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Norway kids and parents tell each other to log off

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Norway kids and parents tell each other to log off
Parents and kids accuse each other of spending too much time online. Photos: Jan Haas and Frank May / NTB scanpix
14:05 CEST+02:00
Children in Norway feel like the adults in their lives spend too much time at work and online and not enough on being parents.
A new survey on media use reveals that Norwegian parents are critical of the amount of time their children spend online at the expense of other recreational activities, but their children feel the exact same way about them. 
 
“It is interesting that both groups believe about the same about each other,” Thomas Haugan-Hepsø of the Norwegian Media Authority (Medietilsynet) said.
 
In the agency's ‘Children and Media Survey 2016', three out of every ten children say that their parents spend too much time both at work and on their smartphones. One in five believes their parents spend too much time on social media, surfing the internet and playing games on their computers and mobiles. 
 
Meanwhile, every fourth child said that their parents do not spend enough time on sports and fitness.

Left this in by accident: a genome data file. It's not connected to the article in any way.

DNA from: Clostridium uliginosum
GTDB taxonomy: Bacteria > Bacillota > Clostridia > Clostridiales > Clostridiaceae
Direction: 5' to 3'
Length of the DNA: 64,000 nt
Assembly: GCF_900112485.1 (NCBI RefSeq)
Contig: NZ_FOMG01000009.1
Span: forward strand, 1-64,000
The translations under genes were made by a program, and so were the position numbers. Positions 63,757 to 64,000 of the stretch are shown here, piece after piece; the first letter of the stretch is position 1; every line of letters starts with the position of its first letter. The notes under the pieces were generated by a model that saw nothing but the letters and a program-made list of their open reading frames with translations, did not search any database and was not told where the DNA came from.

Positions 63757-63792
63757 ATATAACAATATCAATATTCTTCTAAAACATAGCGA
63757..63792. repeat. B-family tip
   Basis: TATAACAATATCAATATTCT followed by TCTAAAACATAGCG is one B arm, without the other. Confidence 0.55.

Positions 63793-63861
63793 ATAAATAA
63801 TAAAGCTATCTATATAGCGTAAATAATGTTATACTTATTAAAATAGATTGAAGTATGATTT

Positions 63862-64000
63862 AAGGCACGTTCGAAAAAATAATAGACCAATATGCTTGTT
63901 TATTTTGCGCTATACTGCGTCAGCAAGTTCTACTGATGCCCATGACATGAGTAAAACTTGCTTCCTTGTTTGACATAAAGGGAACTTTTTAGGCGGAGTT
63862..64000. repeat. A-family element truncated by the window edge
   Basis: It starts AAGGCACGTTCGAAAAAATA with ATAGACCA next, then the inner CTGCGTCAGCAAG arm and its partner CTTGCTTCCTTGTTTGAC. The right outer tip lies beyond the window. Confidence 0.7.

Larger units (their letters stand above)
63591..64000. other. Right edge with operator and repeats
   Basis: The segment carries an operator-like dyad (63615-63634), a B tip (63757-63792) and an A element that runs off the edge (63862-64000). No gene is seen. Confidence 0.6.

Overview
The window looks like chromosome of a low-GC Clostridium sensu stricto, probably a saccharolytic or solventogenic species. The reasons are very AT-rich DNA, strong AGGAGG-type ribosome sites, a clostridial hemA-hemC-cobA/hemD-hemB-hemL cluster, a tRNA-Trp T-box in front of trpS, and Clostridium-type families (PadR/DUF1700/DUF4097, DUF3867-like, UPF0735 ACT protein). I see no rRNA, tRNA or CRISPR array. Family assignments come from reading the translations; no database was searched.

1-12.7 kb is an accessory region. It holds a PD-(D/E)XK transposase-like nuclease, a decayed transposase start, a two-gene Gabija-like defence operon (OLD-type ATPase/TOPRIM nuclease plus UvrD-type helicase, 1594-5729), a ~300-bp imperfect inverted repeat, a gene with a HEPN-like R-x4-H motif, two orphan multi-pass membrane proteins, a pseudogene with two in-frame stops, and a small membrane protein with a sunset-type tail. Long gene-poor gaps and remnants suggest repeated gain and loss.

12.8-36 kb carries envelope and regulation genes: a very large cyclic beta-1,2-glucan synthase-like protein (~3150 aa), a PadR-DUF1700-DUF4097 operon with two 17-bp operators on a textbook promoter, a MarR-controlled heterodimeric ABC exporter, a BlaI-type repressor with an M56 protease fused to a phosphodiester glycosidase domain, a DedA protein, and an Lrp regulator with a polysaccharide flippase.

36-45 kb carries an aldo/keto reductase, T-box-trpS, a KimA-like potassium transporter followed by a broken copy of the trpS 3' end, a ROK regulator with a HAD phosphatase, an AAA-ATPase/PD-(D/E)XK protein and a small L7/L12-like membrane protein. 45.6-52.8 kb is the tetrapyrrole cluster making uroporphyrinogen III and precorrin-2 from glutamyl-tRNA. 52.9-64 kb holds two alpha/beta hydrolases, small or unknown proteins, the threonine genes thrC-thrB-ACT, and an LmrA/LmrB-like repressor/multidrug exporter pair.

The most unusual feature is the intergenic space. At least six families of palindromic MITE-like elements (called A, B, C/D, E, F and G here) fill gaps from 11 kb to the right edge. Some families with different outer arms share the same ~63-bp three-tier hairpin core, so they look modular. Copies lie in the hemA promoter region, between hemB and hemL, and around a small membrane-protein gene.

Compared with previous years, the survey revealed a particular increase in the number of youngsters who think their parents spend too much time on their mobile phones.
 
“When you ask young people about their own use of the internet and smartphones, they answer that their use leaves them time for other activities. With age, the percentage who say it takes time from other things, like being with their friends, increases,” Haugan-Hepsø said. 
 
The survey revealed that children between the ages of nine and 16 years spend much more time on the internet, and social media than their parents think. While 72 percent of girls and 51 percent of boys aged 15 to 16 reported that they spend two hours or more mobile in a day, only 36 percent of girls' parents and 18 percent of boys' parents thought their kids were online that much. 
 
“Since 2014, we've see a general tendency that parents have become more negative towards screen time, but their actions don't reflect that. When children are young, parents are very active and monitor media use, but when the children are 10 to 11, the parents fall off completely,” Haugan-Hepsø said.
 
Medietilsynet's survey is carried out every second year and Haugan-Hepsø said there are clear trends among kids' media use. 
 
“The use of social media is growing, especially among the youngest. Already as nine to ten-year-olds, very many of them are on Instagram and Snapchat,” he said. 
 
The survey also revealed positive developments. 
 
“We can see that schools are on track both with orientating students on internet use and using IT in teaching. We can also see an increase in the proportion of children who say they tell adults or friends when they experience or see something negative on the web or social media,” Haugan-Hepsø said.
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